>On top of the substrate material described earlier that forms the base of the platter there is an extremely thin layer of magnetic material and this is actually where the data is stored. In the past, an oxide media was typically used. This actually refers to iron oxide, or rust, and was usually referred to as some type of high performance material. This oxide media was actually little bits of rust that were attached to the surface of the platter. If you look at the surface of an old platter its actually light brown in color. While oxide media is a low-cost material it does have some downfalls. Since it is a relatively soft material it can easily be damaged from coming in contact with a read write head. In addition to the soft material make-up, it also was only practical for low-density storage.
In todays hard drives platters are covered with a very thin film media of magnetic material. There are a couple of different manufacturing processes that can be used to apply this material to the platters. The first is electroplating; most people are familiar with this term and its a similar process to that used in electroplating jewelry. The second method is known as sputtering. This uses a vapor-deposition method to put down an exceptionally thin layer of magnetic material on the platter. Despite the increased cost of this method it is preferred over electroplating due to the ever increasing need for a more uniform and smooth surface on the platter for the sake of performance. In addition, the thin film media has a far greater magnetic property which allows it to hold more data in the same amount of space. Lastly, the thin film media is less vulnerable to damage since it is a more hard-wearing material.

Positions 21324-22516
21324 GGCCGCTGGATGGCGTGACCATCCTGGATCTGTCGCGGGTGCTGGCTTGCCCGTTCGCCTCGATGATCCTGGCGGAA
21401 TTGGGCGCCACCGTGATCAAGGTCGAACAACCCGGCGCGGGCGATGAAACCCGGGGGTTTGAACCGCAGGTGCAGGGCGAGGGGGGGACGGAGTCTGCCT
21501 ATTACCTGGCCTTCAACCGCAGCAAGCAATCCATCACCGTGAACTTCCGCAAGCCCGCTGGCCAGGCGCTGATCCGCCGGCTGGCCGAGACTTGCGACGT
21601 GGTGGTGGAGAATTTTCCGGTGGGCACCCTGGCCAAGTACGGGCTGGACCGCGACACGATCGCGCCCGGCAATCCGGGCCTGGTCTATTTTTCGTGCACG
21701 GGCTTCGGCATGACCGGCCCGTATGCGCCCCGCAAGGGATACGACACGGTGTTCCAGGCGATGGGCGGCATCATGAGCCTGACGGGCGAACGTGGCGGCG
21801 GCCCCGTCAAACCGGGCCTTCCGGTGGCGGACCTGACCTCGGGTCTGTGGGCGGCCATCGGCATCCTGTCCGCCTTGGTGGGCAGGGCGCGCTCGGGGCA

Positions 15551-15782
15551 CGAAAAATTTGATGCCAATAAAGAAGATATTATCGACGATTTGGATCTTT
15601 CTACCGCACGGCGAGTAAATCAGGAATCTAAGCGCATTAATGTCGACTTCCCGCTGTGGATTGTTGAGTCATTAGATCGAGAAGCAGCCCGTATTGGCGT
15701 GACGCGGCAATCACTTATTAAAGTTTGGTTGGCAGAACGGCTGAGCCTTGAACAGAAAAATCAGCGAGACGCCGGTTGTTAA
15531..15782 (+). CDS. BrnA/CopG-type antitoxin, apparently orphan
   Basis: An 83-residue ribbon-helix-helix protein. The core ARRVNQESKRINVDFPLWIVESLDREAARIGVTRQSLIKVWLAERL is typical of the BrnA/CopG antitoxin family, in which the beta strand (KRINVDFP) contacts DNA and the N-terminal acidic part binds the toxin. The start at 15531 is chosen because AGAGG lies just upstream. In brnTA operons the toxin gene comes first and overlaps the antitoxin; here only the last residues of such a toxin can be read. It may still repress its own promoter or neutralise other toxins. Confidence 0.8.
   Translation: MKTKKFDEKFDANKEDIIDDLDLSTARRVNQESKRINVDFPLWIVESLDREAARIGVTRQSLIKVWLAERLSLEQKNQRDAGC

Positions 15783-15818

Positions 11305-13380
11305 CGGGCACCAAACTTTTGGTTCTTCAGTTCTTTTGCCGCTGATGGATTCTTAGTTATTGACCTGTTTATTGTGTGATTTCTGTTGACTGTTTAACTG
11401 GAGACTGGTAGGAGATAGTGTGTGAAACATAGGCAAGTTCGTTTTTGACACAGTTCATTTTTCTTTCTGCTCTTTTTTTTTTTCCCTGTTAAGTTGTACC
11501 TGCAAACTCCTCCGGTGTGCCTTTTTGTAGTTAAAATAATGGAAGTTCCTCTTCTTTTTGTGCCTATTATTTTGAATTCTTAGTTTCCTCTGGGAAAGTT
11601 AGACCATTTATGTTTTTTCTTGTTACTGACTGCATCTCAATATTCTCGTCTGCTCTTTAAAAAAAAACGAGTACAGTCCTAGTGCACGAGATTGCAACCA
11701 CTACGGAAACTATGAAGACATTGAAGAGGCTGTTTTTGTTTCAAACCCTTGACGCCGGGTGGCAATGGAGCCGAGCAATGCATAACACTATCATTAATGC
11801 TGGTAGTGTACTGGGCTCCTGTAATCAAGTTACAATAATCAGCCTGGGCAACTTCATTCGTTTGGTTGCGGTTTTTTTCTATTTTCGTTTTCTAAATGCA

A layer of carbon is applied on top of the magnetic media on the surface of the platter as a protective covering; this is topped by an ultra thing layer of lubrication. All of this is in an effort to shield the disk from any damage that may occur through unintentional contact from the heads or any other foreign substance that may get in the hard drive.